Thanks for your replies. I decided to hard-code the int and float sizes, so here's my revised code (which now compiles):

pub enum Value {
    /*
    Null,
    Bool(bool),
    DateTime(NaiveDateTime),
    Real(f64),
    Bytes(Vec<u8>),
    Date(NaiveDate),
    Int(i64),
    Str(String),
    List(List),
    Map(Map),
    Table(Table),
    */
}

pub enum Scalar {
    Null,
    Bool(bool),
    DateTime(NaiveDateTime),
    Real(f64),
}

pub enum Key {
    Bytes(Vec<u8>),
    Date(NaiveDate),
    Int(i64),
    Str(String),
}

pub enum Collection {
    List(List),
    Map(Map),
    Table(Table),
}

pub struct List {
    vtype: String,
    data: Vec<Value>,
}

pub struct Map {
    ktype: String,
    vtype: String,
    data: HashMap<Key, Value>,
}

pub struct Table {
    ttype: String,
    data: Vec<Value>,
}

This question now remains:
Given that the Key enum is needed for the Map type, and the Value for all the collection types, how do I implement the Value enum to subsume Scalar, Key, and Collection so that in-effect you could treat Value as if it were defined as if uncommented above.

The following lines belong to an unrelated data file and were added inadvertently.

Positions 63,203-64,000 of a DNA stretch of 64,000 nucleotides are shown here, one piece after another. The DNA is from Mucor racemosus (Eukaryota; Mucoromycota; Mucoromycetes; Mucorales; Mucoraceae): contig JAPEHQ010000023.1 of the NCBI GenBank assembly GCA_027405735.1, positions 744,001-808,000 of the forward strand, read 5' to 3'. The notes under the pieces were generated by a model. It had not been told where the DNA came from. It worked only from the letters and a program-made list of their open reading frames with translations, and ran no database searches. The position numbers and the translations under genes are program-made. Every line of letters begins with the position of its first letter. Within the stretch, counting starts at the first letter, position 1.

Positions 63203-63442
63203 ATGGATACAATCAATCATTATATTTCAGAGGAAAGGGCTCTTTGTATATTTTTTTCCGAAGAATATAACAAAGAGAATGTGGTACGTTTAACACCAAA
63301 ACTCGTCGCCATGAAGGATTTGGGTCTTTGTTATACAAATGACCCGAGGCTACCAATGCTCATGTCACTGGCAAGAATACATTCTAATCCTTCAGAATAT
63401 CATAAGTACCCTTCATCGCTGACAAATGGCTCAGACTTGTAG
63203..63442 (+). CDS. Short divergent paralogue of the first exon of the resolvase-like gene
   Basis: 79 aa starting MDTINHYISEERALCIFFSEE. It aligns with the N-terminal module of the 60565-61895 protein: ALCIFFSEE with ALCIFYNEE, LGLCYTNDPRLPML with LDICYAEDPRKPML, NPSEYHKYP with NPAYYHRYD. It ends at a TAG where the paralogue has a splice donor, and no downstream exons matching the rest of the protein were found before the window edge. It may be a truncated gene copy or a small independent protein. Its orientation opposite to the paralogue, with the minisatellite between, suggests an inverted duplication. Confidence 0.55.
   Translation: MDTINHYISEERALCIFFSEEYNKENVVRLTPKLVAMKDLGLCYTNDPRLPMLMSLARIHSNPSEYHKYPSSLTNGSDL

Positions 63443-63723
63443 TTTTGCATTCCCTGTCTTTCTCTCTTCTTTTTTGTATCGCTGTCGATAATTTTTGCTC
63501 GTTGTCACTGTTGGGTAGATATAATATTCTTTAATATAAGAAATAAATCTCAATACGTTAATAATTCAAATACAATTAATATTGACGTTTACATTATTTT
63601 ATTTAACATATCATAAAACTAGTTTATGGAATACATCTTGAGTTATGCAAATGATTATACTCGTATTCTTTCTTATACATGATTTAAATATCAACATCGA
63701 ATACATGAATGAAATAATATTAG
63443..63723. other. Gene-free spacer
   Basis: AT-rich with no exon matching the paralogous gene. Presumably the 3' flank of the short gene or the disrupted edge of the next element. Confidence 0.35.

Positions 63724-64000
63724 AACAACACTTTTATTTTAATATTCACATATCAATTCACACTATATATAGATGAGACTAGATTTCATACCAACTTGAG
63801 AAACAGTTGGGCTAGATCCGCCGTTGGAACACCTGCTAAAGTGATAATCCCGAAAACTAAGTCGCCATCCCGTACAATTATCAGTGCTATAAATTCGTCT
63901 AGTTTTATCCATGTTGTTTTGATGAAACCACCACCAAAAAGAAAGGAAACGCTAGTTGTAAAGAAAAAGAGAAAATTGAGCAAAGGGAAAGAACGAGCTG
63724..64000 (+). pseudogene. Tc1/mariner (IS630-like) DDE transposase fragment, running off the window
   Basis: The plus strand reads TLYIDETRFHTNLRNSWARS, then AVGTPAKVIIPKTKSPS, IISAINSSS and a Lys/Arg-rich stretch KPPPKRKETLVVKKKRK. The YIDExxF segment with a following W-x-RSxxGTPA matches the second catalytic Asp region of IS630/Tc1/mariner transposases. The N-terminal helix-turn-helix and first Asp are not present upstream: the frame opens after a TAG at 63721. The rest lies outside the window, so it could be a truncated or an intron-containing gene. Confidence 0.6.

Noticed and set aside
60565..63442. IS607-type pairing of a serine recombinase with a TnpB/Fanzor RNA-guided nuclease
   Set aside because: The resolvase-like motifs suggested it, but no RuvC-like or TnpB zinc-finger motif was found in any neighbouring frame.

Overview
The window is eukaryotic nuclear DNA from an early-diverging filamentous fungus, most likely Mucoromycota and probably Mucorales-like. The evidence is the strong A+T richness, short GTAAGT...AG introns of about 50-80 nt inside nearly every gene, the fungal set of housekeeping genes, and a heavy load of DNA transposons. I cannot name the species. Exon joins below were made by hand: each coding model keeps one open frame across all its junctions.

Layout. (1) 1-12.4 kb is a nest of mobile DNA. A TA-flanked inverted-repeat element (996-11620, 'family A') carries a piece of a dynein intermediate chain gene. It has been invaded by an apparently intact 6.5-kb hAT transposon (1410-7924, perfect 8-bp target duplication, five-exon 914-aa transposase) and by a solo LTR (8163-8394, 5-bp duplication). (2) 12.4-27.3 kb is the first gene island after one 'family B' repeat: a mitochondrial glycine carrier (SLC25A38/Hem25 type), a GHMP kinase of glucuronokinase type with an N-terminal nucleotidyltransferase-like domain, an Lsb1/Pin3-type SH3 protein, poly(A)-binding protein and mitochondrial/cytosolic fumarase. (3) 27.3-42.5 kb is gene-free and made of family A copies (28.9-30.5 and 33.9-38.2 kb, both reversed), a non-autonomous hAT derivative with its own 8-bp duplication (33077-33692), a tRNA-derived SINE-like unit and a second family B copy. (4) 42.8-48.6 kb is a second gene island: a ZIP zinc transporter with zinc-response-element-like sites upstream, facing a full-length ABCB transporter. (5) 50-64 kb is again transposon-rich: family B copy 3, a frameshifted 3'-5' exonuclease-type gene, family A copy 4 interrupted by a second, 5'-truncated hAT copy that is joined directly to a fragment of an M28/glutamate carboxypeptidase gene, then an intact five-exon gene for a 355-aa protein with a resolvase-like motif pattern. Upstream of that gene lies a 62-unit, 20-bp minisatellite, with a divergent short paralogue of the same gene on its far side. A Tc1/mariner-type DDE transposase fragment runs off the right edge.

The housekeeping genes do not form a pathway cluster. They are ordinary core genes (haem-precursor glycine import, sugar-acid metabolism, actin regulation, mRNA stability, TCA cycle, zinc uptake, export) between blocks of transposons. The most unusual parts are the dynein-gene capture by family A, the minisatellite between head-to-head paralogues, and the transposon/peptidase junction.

I would use sealed traits for this, where the I trait is only implemented for i32 and i64, and the F trait is only implemented for f32 and f64.

You can use Default Type Parameters for this. It would look something like enum Key<I=i32> { ... }.

What's stopping you from just defining it as such? You can always write an impl<I, F> From<Key<I>> for Value<I, F> to make the conversion from Key to Value trivial.

--

As an aside, do you really need to have so many generics here?

It feels like you would lose a lot in terms of ergonomics (now every single function operating on a Value needs to be generic over I and F) and it could easily lead to awkward situations where one function returns a Value<i64, f32> and another expects a Value<f64, i32>. As always, simpler is better than clever, especially for something as fundamental to your users as a Value type.

Unless you've got a good reason otherwise, I would keep the types as dumb as possible. If that means using an i64 when you technically only need i32 that's fine, because you don't actually save space by storing the smaller integer size[1].